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Police Surgeon

POLICE Magazine editor David Griffith recently spoke with Vail about his career as a trauma surgeon, his experience as a tactical medical provider, his advocacy of tourniquet use, and his study of wound ballistics.

January 03, 2018  |  by - Also by this author

Photo Courtesy of Sydney Vail
Photo Courtesy of Sydney Vail

Tactical medicine has come a long way in the last few decades. The concept that was once known as "battlefield medicine" and only practiced in the military is now a mainstay in law enforcement. Today, it's not uncommon for SWAT teams nationwide to deploy with emergency medical personnel. Some of those teams even arrive on scene with physicians. And a few, like the Arizona Department of Public Safety's SWAT team, roll out with a trauma surgeon.

That trauma surgeon on the Arizona DPS team is Dr. Sydney Vail, one of the nation's leading authorities on tactical medicine and the care of gunshot victims. Vail is also an outspoken advocate of all law enforcement officers, and even some members of the public, having access to and knowing how to use tourniquets to stop hemorrhage from critical injuries.

Outspoken also characterizes Vail's views on wound ballistics. His articles—"9mm Vs. .40 Caliber" and "Stopping Power: Myths, Legends, and Realities"—are some of the most popular and most controversial in the history of POLICE Magazine and PoliceMag.com.
Vail, who has studied the performance of handgun ammunition in both the gunshot wound patients he has operated on and in the works of researchers like Dr. Martin Fackler, is a strong believer that size of ammunition used in a handgun has much less effect on stopping a threat than shot placement.

In "Stopping Power" he wrote: "I believe the definition of stopping power should be a particular ammunition's effectiveness to render a person unable to offer resistance or remain a threat to the officer, an intended victim, or self.

"So how does ammunition accomplish this? You have two options. You can use a really large round at very high velocity like the 30mm cannon rounds from an Apache helicopter's M230 Chain Gun, which produces substantial kinetic energy, or you can place your shot where it has the most effect. Obviously, shot placement is the only realistic option for a law enforcement officer."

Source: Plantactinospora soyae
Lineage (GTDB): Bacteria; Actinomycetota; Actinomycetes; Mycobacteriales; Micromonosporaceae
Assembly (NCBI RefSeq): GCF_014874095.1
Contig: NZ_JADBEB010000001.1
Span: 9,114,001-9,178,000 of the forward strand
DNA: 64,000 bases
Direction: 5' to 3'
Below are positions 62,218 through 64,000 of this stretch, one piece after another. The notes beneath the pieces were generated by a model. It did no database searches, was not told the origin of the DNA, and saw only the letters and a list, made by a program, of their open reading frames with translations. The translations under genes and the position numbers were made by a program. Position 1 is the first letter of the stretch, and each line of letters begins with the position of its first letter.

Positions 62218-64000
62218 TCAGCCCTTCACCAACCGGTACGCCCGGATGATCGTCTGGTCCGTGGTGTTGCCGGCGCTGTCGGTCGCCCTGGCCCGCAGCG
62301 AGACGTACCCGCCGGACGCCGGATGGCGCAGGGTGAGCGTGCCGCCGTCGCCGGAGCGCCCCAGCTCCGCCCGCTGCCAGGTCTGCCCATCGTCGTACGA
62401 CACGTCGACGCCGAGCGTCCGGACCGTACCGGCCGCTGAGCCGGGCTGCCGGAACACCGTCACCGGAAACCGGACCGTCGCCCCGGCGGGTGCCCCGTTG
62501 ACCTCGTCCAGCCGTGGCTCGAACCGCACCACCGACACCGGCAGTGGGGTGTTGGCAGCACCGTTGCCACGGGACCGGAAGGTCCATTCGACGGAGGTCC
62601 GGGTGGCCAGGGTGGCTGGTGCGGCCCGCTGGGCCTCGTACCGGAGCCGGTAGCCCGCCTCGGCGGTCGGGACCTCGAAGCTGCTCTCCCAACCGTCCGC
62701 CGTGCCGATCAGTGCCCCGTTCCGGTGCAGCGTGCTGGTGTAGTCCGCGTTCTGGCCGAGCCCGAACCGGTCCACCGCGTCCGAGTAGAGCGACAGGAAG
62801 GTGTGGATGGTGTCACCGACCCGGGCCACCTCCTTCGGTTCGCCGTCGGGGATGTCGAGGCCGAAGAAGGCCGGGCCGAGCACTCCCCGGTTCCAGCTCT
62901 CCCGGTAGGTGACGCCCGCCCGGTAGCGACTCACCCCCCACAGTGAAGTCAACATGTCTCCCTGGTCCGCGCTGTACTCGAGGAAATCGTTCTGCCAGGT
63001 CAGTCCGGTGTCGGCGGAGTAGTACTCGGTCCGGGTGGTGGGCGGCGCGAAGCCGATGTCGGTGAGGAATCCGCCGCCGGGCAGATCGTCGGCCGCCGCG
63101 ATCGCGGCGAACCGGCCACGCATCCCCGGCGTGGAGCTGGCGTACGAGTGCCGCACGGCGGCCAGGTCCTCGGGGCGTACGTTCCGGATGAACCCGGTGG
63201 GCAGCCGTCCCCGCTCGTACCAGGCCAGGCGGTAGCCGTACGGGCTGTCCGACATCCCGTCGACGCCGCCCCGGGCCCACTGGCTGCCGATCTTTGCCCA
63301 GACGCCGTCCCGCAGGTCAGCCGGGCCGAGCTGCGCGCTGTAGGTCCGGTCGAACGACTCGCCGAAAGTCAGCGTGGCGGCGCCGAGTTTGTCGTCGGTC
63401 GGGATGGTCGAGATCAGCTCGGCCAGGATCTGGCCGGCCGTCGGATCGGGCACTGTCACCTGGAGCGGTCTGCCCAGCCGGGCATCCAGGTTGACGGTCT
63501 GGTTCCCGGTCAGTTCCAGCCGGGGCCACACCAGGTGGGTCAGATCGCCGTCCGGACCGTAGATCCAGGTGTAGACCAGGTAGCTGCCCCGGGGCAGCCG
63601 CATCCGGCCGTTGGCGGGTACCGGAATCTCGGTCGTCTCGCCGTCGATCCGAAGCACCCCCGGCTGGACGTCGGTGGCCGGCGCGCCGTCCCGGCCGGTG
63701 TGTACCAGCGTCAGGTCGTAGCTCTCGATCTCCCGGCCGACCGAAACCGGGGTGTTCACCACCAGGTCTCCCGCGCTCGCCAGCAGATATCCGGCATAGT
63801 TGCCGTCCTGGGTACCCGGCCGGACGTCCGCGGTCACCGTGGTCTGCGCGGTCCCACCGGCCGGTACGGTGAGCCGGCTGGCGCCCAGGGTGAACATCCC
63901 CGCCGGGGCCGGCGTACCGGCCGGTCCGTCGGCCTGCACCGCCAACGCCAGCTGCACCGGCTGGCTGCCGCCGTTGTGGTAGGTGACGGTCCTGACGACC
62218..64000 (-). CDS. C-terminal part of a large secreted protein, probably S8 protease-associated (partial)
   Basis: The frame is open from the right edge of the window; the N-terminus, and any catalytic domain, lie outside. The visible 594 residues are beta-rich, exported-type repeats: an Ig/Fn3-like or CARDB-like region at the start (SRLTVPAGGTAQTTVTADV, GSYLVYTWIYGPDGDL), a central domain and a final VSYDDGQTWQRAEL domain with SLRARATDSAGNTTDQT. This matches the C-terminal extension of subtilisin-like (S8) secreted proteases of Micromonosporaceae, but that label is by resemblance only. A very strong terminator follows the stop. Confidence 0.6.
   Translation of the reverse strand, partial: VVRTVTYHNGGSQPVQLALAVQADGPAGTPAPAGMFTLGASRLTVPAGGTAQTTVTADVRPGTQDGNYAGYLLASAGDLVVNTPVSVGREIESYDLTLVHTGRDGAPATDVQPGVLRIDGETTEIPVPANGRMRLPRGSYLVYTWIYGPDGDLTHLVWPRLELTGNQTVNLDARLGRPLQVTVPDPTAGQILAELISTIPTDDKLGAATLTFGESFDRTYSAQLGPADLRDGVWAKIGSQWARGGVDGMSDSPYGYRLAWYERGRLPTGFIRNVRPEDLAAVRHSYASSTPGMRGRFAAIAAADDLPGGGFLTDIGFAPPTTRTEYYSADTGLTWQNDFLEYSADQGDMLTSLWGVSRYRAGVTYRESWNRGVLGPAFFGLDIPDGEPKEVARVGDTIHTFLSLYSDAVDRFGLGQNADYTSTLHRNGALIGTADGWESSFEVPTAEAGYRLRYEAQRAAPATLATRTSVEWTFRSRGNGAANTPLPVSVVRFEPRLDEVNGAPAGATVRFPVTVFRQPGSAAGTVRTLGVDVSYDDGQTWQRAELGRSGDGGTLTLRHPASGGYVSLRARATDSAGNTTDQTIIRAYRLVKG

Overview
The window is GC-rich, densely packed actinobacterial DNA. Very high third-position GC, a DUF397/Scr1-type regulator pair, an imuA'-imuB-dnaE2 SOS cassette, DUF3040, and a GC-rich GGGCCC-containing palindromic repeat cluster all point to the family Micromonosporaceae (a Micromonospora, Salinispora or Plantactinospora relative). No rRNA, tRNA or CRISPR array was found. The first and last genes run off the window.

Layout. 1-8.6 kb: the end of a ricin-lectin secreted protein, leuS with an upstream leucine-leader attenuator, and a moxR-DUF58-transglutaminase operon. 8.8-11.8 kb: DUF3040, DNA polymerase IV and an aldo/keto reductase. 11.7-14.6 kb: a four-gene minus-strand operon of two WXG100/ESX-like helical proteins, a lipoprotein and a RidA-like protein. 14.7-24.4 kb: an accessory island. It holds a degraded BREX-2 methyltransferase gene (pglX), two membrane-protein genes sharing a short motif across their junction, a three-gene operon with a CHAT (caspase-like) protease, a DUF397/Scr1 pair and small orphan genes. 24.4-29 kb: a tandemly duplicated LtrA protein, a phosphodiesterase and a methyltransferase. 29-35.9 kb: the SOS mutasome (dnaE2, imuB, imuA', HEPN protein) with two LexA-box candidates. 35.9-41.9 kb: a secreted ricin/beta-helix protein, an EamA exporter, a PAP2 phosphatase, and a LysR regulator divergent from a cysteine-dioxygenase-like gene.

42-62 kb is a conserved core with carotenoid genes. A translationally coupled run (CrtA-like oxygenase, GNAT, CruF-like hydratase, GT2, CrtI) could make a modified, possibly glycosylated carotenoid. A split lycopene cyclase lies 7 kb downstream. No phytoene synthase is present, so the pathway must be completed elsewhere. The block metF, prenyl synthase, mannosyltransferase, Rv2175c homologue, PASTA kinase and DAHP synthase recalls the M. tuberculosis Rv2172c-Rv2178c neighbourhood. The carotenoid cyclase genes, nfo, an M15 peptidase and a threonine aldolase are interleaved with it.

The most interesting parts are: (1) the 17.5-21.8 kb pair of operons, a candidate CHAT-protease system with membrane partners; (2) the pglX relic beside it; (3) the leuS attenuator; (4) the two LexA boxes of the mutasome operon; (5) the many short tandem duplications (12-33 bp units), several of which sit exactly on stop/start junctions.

Vail's argument that the stopping power of handgun ammunition is not based on caliber has elicited howls of protest from members of the firearms community who are devotees of particular cartridges, especially the .45 ACP. Vail says he enjoys the debate and he reads the comments on his articles, but he stands by his conclusions about ammo performance based on his experience as a scientist, a surgeon, a shooter, and a tactical medical provider.

Dr. Sydney Vail visited the National Law Enforcement Officers Memorial, where he found the name of the one critically injured officer he couldn’t save in surgery, Philadelphia PD Officer Robert Hayes. (Photo Courtesy of Sydney Vail)
Dr. Sydney Vail visited the National Law Enforcement Officers Memorial, where he found the name of the one critically injured officer he couldn’t save in surgery, Philadelphia PD Officer Robert Hayes. (Photo Courtesy of Sydney Vail)

POLICE Magazine editor David Griffith recently spoke with Vail about his career as a trauma surgeon, his experience as a tactical medical provider, his advocacy of tourniquet use, and his study of wound ballistics.

POLICE: What made you choose trauma surgeon as a specialty?

Vail: When I was going through my surgical training early on, it got routine. Trauma is anything but routine. You never know what comes in the door next. It could be a gunshot wound, a stab wound, a terrible car accident. I guess I am an adrenaline junkie. Also, I wanted to use my brain more than just knowing ahead of time what to do. With trauma you have to figure out what to do next as you operate.

POLICE: You've been working with law enforcement since 2002. What got you involved in that?

Vail: When I was a fellow in Miami, one of our faculty was the medical director for Metro Dade County police and fire, and that got me interested. Then, once I heard about tactical medicine, I thought it was a way for me to give back to law enforcement.

POLICE: When you were in Roanoke, VA, you worked on victims of the Virginia Tech active shooter…

Vail: I took care of three or four patients from that. We did not get the majority of patients, but we got the worst of them.

POLICE: Did that teach you anything about what law enforcement can do in the field as far as tactical medical response to improve survivability for the victims of an active shooter?

Vail: I was already working as a tactical medical provider back then and training other tactical medics. It just reinforced for me the value of tactical medicine. One of our tactical medics actually put a tourniquet on a kid who tied a lamp plug cord around his leg to stop the hemorrhage from a femoral artery. Because he was able to go inside with the responding officers and find this patient, and get a tourniquet on him, his life was saved.